Message archive‎ > ‎

Self-Introduction / ごあいさつ

posted Aug 22, 2016, 12:00 AM by PARC Osaka University   [ updated Aug 22, 2016, 12:03 AM ]
My name is Kazuto Yamauchi and I am a new member at the Photonics Center. “Light” for me is X-rays and, therefore, I would like to describe some of the developments in X-ray optics while telling you a little about myself.
X-rays were discovered in 1895 by Wilhelm Röntgen. In 1912, less than twenty years later, Max von Laue discovered the diffraction of X-rays by zinc sulfide crystals, and the following year William H. and William L. Bragg, father and son, presented Bragg’s law. These brilliant achievements gave us light that enabled humans to see atoms, the greatest beneficiary of which is the field of crystal structure analysis. A hundred years later, the U.N. General Assembly proclaimed 2014 to be the International Year of Crystallography, showing just how much X-rays have contributed to crystallography. In the meantime, optics and crystallography have grown immensely, through mutual stimulation, and have dramatically improved the performance of light sources. Higher throughput has been the greatest need for crystal structure analysis, and particularly for the structural analysis of proteins. X-rays in the form of synchrotron radiation sources have shown rapid advancements in brilliance since around 1990. As a result, X-rays acquired the byproduct spatial coherence, which had not been particularly needed for crystal structure analysis, and a new discipline called coherent X-ray optics was born at synchrotron radiation facilities such as SPring-8. While it is somewhat misleading to say, their function as a tool for viewing matter may have brought X-rays back to the forefront of science.
I was a newcomer to the field at this time, working to develop mirrors based on precision machining and metrology for preserving coherence in the light source. We became the first in the world to successfully achieve diffraction-limited focusing and imaging. We also developed a technique for measuring wavefronts based on wave optics and an adaptive optical system for correcting deformations in the wavefronts, and achieved X-ray scanning microscopy with a sub-10 nm spatial resolution and coherent diffraction microscopy approaching a spatial resolution of 1 nm. I take great pride in having contributed in some small way to the advancement of X-ray microscopy based on synchrotron radiation.
Now, synchrotron X-rays have been successfully developed into an X-ray free-electron laser. X-ray FEL facilities are currently installed at two locations: the Stanford Linear Accelerator Center in America and the Riken Harima Branch in Japan. These ultrashort pulse lasers produce wavelengths covering the hard X-ray region, with a pulse duration of femtoseconds. The peak intensity of the beam approaches 10 billion times that of SPring-8. It is a dream light source that is in the process of developing entirely new X-ray sciences. The X-ray mirrors fabricated with our method are called Osaka Mirrors and have been installed at both facilities in the U.S. and Japan. A venture company financed by Osaka University Venture Capital (OUVC) ships the mirrors worldwide, and advanced development of the mirrors is now undertaken by postdoctoral researchers.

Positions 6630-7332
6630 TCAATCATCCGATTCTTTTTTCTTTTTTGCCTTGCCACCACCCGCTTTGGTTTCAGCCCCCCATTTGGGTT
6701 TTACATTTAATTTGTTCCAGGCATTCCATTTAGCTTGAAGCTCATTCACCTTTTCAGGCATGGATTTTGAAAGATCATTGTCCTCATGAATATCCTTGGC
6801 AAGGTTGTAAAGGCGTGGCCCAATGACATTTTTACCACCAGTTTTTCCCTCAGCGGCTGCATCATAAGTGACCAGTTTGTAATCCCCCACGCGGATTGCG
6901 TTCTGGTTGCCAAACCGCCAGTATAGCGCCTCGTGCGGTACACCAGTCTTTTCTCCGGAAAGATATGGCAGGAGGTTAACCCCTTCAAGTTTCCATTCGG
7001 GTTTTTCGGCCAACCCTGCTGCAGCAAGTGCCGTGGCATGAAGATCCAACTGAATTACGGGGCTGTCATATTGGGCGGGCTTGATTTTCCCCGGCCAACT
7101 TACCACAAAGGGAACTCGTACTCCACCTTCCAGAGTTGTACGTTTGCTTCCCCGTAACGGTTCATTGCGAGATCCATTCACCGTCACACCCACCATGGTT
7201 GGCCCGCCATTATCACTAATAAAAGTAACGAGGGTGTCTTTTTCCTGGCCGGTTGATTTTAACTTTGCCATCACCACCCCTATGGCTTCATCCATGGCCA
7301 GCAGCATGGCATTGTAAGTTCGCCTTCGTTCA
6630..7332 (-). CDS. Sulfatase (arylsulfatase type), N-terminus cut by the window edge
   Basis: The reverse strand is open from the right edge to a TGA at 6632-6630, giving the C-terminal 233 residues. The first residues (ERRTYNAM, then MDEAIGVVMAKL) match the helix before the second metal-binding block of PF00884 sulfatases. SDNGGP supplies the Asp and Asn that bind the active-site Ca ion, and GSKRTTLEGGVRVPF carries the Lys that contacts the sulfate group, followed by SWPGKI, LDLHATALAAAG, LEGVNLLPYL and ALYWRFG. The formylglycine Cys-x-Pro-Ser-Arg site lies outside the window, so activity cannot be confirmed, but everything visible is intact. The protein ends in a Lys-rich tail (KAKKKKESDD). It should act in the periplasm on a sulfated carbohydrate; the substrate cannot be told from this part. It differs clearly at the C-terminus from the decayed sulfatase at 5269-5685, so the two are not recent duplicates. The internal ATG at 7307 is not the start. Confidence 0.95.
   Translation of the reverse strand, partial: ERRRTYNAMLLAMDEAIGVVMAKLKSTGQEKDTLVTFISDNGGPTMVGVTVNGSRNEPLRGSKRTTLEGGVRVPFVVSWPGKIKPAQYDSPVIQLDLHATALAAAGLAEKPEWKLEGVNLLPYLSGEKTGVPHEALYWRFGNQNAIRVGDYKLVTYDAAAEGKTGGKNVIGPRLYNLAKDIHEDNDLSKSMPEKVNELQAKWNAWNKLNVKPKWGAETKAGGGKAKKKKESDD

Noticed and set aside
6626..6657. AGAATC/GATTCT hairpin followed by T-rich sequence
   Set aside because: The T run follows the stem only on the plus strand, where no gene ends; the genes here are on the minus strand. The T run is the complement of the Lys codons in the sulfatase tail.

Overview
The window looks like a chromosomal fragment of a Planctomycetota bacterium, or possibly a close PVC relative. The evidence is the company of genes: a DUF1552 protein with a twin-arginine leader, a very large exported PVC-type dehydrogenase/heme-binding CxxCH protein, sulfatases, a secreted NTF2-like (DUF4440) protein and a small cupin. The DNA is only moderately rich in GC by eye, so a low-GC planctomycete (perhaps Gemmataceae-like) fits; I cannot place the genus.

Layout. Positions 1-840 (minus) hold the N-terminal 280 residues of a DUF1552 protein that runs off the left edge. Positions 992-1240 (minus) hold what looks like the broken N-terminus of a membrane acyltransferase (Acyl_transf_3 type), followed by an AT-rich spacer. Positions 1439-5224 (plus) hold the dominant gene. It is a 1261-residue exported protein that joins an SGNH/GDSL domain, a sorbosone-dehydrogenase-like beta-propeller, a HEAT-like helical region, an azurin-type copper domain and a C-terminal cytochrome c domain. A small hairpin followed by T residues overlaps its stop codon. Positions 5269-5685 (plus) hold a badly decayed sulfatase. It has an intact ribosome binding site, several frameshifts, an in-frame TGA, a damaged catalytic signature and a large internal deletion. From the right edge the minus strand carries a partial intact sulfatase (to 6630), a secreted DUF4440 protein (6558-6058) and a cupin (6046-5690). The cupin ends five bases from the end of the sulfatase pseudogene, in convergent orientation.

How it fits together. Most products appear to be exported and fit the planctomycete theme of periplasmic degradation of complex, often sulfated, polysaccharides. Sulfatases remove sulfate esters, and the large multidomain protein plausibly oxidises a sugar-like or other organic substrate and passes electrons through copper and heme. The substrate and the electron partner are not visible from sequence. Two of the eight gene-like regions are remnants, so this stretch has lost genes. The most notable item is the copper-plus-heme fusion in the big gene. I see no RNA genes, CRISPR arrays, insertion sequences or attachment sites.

Recently we succeeded in observing two-photon absorption with Japan’s X-ray FEL SACLA, using a beam focused down to 50 nm. K emissions were observed when exciting germanium with 5.6-keV X-rays. The intensity of the K fluorescence was essentially proportional to the square of the exciting X-ray intensity. Energy of 11.1 keV was necessary for exciting the Ge K-shell, and there was no intermediate state for two-stage excitation. In fact, the two 5.6 keV photons were absorbed simultaneously with no intermediate state, transferring 11.1 keV of energy to the K-shell electron. The second photon acts within a few hundred zeptoseconds from the first, before the ripples of the first photon have even subsided. This is the first observation of its kind in the X-ray region.
I have continued research on coherent X-ray optics and have been involved in the development of various X-ray devices. However, everything I have done to this point academically has been in optics rather than photonics. If it were not for X-ray FEL making nonlinear optics experiments possible in the X-ray region, I would have been hesitant to join the Photonics Center. This is an exciting area with boundless potential.
As a new member, I hope to contribute to research in photonics in the X-ray region, as well as in surface generation and the like for photonic materials using my specialty of precision machining. But I will cut my self-introduction off here before this gets too lengthy.

August 22, 2016
Kazuto Yamauchi, Professor
Division of Precision Science and Technology and Applied Physics
Graduate School of Engineering
Osaka University

山内 和人  教授